Co-leader Kevin Sutherland doesn’t know much about cactus, but he’s learning after Thursday’s opening round of the FBR Open.
Sutherland, whose drive on the 13th hole at the TPC Scottsdale — his fourth hole of the day — settled near a cholla, called in a rules official to see if he could attach a towel to his leg to protect himself from the needles. No problem, said the official, except that Sutherland’s 9-iron broke off at impact when it hit the cactus.
“I was shocked. I was so worried about my leg, it never occurred to me the club was going to break,’’ said Sutherland, whose 6-under-par 65 was good enough for a share of the clubhouse lead with Charles Warren.
Needing the 9-iron, Sutherland borrowed the rules official’s cell phone and called the PING factory, which is located in northwest Phoenix. Six holes later, a representative from PING delivered the new 9-iron.
What was perhaps even more unbelievable was the broken 9-iron led to a birdie at No. 13, and the new 9-iron immediately led to a birdie at No. 1.
And the moral to the story?
“Break your club in Phoenix so you get a 9-iron in six holes from PING,’’ Sutherland quipped.
Phil Mickelson wasn’t thrilled with his start during Thursday’s opening round . But he liked the finish.
“I drove it in the water on 13, and that was a penalty shot. Then at 15, I laid up and hit a poor shot in the bunker and didn’t get up and down, just a poor swing,’’ said Lefty, who bogeyed both par 5s on the back nine — where he started his day — but still managed to rally for a 3-under 68.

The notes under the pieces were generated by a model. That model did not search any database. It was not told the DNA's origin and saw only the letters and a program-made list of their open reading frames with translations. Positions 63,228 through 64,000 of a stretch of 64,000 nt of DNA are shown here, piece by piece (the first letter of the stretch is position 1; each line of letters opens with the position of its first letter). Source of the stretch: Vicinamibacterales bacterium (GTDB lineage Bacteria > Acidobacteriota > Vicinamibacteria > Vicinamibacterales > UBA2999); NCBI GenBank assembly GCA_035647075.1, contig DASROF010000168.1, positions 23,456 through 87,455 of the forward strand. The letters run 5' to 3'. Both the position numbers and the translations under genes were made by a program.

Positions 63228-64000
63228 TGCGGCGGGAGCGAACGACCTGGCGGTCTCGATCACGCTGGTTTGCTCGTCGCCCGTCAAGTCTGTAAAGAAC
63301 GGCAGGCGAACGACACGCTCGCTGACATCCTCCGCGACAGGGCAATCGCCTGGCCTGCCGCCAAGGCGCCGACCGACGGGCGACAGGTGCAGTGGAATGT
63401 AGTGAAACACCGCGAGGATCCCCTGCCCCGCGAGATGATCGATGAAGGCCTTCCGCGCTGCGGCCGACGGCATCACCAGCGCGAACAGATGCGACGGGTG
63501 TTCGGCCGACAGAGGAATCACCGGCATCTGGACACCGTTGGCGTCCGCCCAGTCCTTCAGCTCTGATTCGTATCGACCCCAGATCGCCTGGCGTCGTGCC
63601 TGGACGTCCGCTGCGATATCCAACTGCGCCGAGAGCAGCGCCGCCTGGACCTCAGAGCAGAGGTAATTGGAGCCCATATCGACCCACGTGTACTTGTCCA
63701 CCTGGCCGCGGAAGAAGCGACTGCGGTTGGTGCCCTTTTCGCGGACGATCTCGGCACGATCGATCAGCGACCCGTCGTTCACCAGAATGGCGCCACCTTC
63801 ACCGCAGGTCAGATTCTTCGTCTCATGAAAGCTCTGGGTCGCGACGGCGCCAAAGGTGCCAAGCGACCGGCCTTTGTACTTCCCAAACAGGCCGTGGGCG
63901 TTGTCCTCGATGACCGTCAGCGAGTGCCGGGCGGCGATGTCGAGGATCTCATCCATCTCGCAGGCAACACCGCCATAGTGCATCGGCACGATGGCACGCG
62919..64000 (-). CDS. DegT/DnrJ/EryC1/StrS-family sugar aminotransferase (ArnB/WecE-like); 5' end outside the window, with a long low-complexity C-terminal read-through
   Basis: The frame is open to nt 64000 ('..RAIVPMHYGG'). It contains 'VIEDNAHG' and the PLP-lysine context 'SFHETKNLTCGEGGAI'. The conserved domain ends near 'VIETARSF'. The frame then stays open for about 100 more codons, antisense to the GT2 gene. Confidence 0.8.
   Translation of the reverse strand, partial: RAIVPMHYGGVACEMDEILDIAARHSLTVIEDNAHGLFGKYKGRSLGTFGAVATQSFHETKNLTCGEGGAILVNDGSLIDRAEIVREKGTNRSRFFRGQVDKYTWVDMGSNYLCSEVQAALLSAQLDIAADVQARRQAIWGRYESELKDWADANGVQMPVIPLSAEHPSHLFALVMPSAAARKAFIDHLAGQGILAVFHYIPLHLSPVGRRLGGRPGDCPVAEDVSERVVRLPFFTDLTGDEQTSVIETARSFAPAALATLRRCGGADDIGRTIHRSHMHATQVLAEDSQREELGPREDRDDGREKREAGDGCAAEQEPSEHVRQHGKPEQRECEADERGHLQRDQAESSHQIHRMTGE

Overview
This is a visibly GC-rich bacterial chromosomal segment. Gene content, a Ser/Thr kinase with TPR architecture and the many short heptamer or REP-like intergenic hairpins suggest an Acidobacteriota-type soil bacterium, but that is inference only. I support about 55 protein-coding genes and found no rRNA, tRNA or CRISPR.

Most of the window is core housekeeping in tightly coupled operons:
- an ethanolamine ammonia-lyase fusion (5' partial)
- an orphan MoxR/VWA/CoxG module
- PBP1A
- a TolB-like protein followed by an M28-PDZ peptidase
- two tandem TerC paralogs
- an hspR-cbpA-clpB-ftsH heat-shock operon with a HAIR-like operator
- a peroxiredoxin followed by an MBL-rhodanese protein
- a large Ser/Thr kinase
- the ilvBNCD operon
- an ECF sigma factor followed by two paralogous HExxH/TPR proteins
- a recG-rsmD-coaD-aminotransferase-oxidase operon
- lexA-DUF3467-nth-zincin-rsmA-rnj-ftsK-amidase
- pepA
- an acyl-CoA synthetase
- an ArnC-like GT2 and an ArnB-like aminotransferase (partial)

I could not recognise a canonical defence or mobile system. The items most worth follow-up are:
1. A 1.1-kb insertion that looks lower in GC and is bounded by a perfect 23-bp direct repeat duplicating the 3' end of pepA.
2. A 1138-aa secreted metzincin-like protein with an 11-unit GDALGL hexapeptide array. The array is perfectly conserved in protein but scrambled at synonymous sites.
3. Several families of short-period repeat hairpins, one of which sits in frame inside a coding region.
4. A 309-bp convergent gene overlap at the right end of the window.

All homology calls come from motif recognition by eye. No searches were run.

“Fortunately, I was able to turn it around. I made a birdie on 17, and had a good stretch on 1, 2 and 3, where I went birdie, birdie, eagle, and that was the round right there.’’
Even though the weather was brisk, with a high of only 60 degrees, a record crowd for a Thursday — 83,657 fans — showed up for the opening round.
The sea of humanity at the TPC Scottsdale was slightly larger than the previous standard of 78,864 fans set in 2005.
For the week, it pushed the crowd count to 170,858 fans despite only 4,947 showing up on Monday due to inclement weather. There still is a long way to go if the tournament is to break the all-time record of 536,767 fans set in 2006.
Charles Warren, who shares the clubhouse lead with Kevin Sutherland after a bogey-free 65, said it was “really, really cold’’ when his group was warming up on the range and the wind started to blow.
“We actually got a break, being second-to-last off (9 a.m.),’’ he said. “Once the sun got up it was fine. But early going, it was definitely a challenge to kind of get your body to feel right.’’
Warren said he’s looking forward to his afternoon tee time today. Even though there was a 30-minute frost delay on Thursday that will keep him from possibly finishing today, “You just deal with it.’’
How cold was it Thursday morning in Scottsdale? Even after a 30-minute frost delay, some of the players were putting their golf ball on iced-over greens.
Brian Gay, who was among the leaders at 66, was in the third group out on the back nine, and when he got to his third hole, he saw it hadn’t totally recovered from a chilly night.
“I hit a great bunker shot and the green was actually still frozen,’’ Gay said. “My ball landed on a hump and it hit and it rolled 20 feet.’’
Woody Austin, known for his Aquaman performance at last year’s President’s Cup, said the only thing his 15 minutes of fame has got him is a lot of heckling.
“They scream, 'Stay out of the water, it’s cold!’ or 'Where’s your goggles, Woody?’ ’’ explained Austin, who opened with a 68. “But I don’t care.
“They got two inches of snow back home in Wichita (Kan.), so I’m just happy to be here this week.’’
MAGEE’S BIG BREAK
He’s not in the field this week, but Andrew Magee was making the rounds at the TPC Scottsdale on Thursday, talking with players and getting pumped up about his new role on The Golf Channel as the co-host of the upcoming “Big Break VIII: Kaanapali.’’
“We filmed it, but I haven’t seen it, so I don’t know if I look like a total dweeb or not,’’ said Magee.